The Stratford Brasserie: Taking the 2012 Olympic Park up a notch
PUBLISHED: 10:08 06 September 2019 | UPDATED: 13:28 11 September 2019
SAM A HARRIS
I've been marvelling at the impressive architectural feat that is The Stratford ever since walking past last summer.
Three sky gardens are notched into the 42-storey cantilevered building, making you wonder how on earth the higher floors are possibly suspended in the air.
Ten years in the planning, it's not your typical development - as you would now expect from the man behind the Kings Cross hotel and the Chiltern Firehouse.
Harry Handelsman has pioneered new districts in London for almost three decades, and is credited with making Clerkenwell cool, kick-starting the King's Cross rejuvenation by restoring the St Pancras Renaissance Hotel and, together with Andre Balazs, making Marylebone fashionable with the opening of Chiltern Firehouse.
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His latest passion project is the hotly anticipated venue at the Olympic Park designed by Skidmore, Owings and Merrill - the World Trade Centre architects - and combines a hotel and serviced flats. It is still being kitted out with its finishing touches.
But its stunning lobby restaurant with triple height ceilings, The Stratford Brasserie, has now opened its doors.
The open bar and kitchen are being run under the creative direction of Ben Harrington, who used to work at the Soho House Group and Gordon Ramsay at Claridge's. His menu centres on light sharing dishes using seasonal British ingredients.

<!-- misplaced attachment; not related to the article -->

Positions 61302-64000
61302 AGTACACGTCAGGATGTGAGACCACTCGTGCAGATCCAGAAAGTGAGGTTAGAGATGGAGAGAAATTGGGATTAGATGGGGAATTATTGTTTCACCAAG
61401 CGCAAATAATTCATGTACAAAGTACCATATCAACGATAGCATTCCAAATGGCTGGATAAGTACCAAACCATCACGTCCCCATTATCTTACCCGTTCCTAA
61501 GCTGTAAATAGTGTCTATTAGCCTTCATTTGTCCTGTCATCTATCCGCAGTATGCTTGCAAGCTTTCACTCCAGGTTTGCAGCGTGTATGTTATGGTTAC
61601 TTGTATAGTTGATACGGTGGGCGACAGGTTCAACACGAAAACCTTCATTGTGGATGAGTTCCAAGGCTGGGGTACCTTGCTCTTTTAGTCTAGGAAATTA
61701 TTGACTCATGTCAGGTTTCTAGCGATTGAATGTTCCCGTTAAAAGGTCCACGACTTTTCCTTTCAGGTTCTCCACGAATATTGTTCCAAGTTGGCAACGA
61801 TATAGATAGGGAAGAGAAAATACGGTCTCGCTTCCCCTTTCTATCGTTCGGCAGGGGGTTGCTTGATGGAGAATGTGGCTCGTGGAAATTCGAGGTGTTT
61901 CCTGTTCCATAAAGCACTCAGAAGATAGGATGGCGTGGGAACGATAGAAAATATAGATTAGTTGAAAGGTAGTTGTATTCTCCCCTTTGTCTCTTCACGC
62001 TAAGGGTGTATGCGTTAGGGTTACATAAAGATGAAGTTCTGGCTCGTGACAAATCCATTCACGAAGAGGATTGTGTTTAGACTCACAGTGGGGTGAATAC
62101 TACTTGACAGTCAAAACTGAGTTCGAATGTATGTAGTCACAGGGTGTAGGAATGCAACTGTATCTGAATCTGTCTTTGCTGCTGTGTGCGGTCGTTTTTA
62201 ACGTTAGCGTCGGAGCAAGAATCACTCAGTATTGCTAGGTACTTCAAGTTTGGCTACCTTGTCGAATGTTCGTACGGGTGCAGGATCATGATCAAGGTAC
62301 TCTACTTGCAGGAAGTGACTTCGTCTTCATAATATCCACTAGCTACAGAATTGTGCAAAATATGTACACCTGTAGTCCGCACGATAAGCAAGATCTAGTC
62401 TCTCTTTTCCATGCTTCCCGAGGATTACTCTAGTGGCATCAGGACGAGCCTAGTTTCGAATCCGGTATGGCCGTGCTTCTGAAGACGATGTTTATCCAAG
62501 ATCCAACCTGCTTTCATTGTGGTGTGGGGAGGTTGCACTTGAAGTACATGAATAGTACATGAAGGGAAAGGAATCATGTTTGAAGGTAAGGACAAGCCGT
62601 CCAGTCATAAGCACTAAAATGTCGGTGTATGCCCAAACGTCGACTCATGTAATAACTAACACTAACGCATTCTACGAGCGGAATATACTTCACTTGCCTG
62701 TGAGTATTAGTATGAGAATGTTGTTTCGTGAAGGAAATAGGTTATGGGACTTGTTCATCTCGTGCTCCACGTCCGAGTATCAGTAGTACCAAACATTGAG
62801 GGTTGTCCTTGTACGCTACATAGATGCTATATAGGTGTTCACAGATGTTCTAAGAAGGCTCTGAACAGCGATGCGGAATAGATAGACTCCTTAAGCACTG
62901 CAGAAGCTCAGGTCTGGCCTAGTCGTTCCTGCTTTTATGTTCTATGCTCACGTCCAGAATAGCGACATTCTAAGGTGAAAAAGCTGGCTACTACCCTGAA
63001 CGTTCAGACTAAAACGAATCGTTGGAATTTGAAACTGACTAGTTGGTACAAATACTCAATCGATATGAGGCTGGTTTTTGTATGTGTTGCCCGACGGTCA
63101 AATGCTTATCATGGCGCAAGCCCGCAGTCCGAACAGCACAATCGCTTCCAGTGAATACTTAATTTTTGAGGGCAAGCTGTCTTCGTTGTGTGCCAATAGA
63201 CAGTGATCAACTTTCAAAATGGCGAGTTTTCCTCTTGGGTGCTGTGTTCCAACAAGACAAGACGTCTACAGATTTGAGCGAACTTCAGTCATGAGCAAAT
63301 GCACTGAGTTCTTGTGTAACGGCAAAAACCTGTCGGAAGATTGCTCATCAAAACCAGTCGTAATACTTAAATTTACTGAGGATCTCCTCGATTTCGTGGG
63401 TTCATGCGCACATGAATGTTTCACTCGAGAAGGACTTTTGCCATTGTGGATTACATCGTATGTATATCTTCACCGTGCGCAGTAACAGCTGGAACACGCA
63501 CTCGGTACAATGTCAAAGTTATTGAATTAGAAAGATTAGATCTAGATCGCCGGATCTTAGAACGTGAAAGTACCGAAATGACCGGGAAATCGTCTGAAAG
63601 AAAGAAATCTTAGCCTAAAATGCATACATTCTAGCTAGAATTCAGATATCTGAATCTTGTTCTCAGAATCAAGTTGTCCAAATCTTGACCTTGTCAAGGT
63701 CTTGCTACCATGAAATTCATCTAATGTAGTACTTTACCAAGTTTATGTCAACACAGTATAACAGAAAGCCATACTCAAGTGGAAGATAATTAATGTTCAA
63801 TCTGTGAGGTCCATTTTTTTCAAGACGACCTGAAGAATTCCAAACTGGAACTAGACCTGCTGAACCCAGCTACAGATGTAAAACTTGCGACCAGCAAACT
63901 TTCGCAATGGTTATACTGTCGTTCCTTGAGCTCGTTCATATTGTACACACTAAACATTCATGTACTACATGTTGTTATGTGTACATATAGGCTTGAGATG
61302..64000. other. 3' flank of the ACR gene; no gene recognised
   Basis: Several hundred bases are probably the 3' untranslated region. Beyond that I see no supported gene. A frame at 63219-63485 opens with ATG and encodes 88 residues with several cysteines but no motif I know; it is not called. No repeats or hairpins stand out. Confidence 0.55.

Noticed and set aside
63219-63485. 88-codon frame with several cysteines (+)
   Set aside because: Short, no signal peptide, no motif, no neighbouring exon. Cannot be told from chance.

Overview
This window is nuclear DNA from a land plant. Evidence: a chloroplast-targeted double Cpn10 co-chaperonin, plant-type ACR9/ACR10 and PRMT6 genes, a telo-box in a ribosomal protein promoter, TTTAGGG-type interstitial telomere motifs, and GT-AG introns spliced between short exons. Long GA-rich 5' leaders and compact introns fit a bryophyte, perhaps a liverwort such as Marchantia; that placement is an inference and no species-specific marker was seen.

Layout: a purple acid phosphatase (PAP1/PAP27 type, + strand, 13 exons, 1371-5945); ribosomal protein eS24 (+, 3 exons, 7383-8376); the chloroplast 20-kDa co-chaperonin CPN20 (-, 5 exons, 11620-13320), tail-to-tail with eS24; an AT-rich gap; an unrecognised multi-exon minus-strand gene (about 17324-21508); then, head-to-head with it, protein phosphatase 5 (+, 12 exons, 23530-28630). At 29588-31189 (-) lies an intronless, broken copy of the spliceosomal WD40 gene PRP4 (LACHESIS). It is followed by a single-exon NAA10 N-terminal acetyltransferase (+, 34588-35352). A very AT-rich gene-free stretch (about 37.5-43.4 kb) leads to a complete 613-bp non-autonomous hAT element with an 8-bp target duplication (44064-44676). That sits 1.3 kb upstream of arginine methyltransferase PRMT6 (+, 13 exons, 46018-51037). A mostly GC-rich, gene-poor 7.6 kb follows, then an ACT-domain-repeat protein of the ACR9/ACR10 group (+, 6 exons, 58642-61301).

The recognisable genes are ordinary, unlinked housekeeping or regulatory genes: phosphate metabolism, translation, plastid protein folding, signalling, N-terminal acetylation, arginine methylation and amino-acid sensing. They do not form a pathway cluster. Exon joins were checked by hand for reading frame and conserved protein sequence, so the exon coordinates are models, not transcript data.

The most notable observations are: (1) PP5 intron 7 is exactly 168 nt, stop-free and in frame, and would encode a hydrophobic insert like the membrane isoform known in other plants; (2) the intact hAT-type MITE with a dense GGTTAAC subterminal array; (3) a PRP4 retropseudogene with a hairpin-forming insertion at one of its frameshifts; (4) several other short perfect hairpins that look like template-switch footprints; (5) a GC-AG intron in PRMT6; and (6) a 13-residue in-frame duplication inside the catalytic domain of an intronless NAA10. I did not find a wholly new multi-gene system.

I went with my daughter for an early Friday dinner and the menu didn't fail to impress. After a tour of the loft apartments and sky gardens and witnessing their stunning views across the marshes and central London, we went down to the brasserie to relax in the fenced outdoor area under the cantilevered "banana" parasols on a baking summer's evening. We refreshed our palates with a delicious fizzy strawberry, mint and ginger mocktail before gorging on a starter with a whole squidgy burrata cheese offset with the smoky tart flavours of broad beans, leaks and pine nuts (£11). We then shared a lamb rump (£28), chargrilled to perfection with the broccoli from a Sussex farm with links to the hotel, and a creamy cauliflower sauce. Three perfect pieces of crispy sea bass (£26) came with a red pepper purée and some Thai style crab hidden away in the flower of a baby courgette.
The all-day dining restaurant provides an elevated food offering unlike anything else in the Queen Elizabeth Olympic Park, and far superior to anything in the Westfield shopping chain next door.